—Sukhmani Sangha, Class XI-A



Poems by students

Kaun Banega Successful

The one who gets up early in the morning.

The one who does exercise daily.

The one who does his homework regularly.

The one who respects and obeys his elders.

The one who never shirks work.

The one who never tells a lie.

The one who works very hard.

The one who loves his country.

—Devbir Singh, Class III

I wish I knew the reason

I wish I knew the reason why

Nature is so beautiful,

Why creations so wonderful,

But its wrath most dreadful.

I wish I knew the reason why

The night comes after day,

Or is it the other way?

For the answer I’d highly pay.

I wish I knew the reason why,

To many, life is so dear,

Why the people are filled with fear

When they know they have to die here?

I wish I knew the reason why,

Death does come,

Late to others, early to some,

Leaving everything silent and numb…..

—Rinita Singh, Class XI-B

A world that is beautiful

You live in a modern world,

I am often told

But I know too, that this is a world too bold

Too bold a world it is ,

where your dreams and hopes are sold

Ah! This world is so cruel and cold!

No, no, I can’t live here

Please God, change this world,

Please change us humans,

Do change our attitudes, too.

Often I dream, and in my dreams

I see a world embedded with flowers

Where a silent breeze blows

And only the chirping of birds can be heard.

I dream of a world without wars,

Where all people are just humans,

Who speak the language of love

Where only one religion is worshiped, that of humanity.

It is a world full of joys, happiness and delight

Where life faces no sorrow or plight

Ah!Yes! A dream world it is

Quite impossible for us to achieve

But at last we can try and try we should

To turn this hell into heaven,

To carve out of this ugly scene,

A world that is beautiful.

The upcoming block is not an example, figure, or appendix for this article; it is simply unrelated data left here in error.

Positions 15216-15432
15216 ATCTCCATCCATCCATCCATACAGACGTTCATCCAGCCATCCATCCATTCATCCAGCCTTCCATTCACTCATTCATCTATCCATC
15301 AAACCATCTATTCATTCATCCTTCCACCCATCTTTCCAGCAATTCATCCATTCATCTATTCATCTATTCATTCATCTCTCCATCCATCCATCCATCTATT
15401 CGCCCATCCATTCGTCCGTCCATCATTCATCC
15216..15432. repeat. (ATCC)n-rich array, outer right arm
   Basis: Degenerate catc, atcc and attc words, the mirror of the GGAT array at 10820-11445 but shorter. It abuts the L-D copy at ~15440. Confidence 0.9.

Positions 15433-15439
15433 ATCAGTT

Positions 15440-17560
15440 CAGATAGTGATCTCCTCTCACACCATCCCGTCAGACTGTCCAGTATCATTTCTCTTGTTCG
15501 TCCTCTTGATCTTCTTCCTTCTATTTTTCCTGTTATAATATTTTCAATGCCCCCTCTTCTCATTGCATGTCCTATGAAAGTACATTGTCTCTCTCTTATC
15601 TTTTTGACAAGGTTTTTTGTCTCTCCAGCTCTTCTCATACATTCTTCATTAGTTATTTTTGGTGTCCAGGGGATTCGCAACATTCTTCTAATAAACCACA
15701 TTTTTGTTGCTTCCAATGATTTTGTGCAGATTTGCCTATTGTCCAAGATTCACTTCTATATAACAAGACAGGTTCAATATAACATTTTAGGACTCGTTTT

—Japinder Kaur, Class IX-B



Learn about UK scholarships
Our Correspondent

Chandigarh, September 8
If you wish to study abroad but do not have the resources, the British Library, Chandigarh, has “some real valuable information” for you. For Indians hoping to pursue academic dreams in the UK, there are over 120 Chevening Scholarships on offer.

The details about these scholarships were provided to about 125 aspirants during an open house session organised at the British Library in Sector 8 yesterday.

A detailed presentation was given on all scholarships and training schemes managed by the British Council with main emphasis on Chevening scholarship.

Addressing the gathering, Assistant Manager Scholarship Nita Dey said the scholarships would be awarded under three different schemes: long term (open) scholarships, short term (professional) scholarships and long term (shared or joint) scholarships.

She revealed that long term (open) scholarships were applicable for one year postgraduate study at any UK university. Different programmes were available under this scheme. Some of them were open human rights scholarships, open social science scholarships and open management scholarships. The short term (professional) scholarships were for working professionals to attend tailor made courses of up to three months. The professional group targeted journalists, lawyers and corporate managers in different sectors. Last date for applying for both the courses was November 30 this year.